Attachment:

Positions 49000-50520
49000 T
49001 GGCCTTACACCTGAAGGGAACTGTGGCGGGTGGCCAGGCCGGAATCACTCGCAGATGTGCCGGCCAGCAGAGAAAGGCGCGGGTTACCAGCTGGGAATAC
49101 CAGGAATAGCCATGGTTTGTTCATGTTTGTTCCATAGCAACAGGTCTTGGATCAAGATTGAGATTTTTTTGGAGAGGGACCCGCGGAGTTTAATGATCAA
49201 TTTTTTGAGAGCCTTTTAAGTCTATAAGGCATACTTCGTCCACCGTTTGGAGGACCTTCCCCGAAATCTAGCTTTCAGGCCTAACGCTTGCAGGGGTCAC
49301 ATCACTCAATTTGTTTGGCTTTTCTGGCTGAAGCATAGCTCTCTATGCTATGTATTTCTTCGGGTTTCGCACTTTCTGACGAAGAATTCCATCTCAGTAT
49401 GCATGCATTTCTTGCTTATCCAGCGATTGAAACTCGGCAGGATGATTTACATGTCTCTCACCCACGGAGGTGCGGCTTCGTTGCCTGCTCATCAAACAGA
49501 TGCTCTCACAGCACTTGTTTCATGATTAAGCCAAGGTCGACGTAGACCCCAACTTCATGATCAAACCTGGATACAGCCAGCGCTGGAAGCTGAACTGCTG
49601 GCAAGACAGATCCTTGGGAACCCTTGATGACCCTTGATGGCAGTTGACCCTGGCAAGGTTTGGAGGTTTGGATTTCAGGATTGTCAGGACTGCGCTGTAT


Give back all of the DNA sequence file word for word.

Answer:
Positions 49000-50520
49000 T
49001 GGCCTTACACCTGAAGGGAACTGTGGCGGGTGGCCAGGCCGGAATCACTCGCAGATGTGCCGGCCAGCAGAGAAAGGCGCGGGTTACCAGCTGGGAATAC
49101 CAGGAATAGCCATGGTTTGTTCATGTTTGTTCCATAGCAACAGGTCTTGGATCAAGATTGAGATTTTTTTGGAGAGGGACCCGCGGAGTTTAATGATCAA
49201 TTTTTTGAGAGCCTTTTAAGTCTATAAGGCATACTTCGTCCACCGTTTGGAGGACCTTCCCCGAAATCTAGCTTTCAGGCCTAACGCTTGCAGGGGTCAC
49301 ATCACTCAATTTGTTTGGCTTTTCTGGCTGAAGCATAGCTCTCTATGCTATGTATTTCTTCGGGTTTCGCACTTTCTGACGAAGAATTCCATCTCAGTAT
49401 GCATGCATTTCTTGCTTATCCAGCGATTGAAACTCGGCAGGATGATTTACATGTCTCTCACCCACGGAGGTGCGGCTTCGTTGCCTGCTCATCAAACAGA
49501 TGCTCTCACAGCACTTGTTTCATGATTAAGCCAAGGTCGACGTAGACCCCAACTTCATGATCAAACCTGGATACAGCCAGCGCTGGAAGCTGAACTGCTG
49601 GCAAGACAGATCCTTGGGAACCCTTGATGACCCTTGATGGCAGTTGACCCTGGCAAGGTTTGGAGGTTTGGATTTCAGGATTGTCAGGACTGCGCTGTAT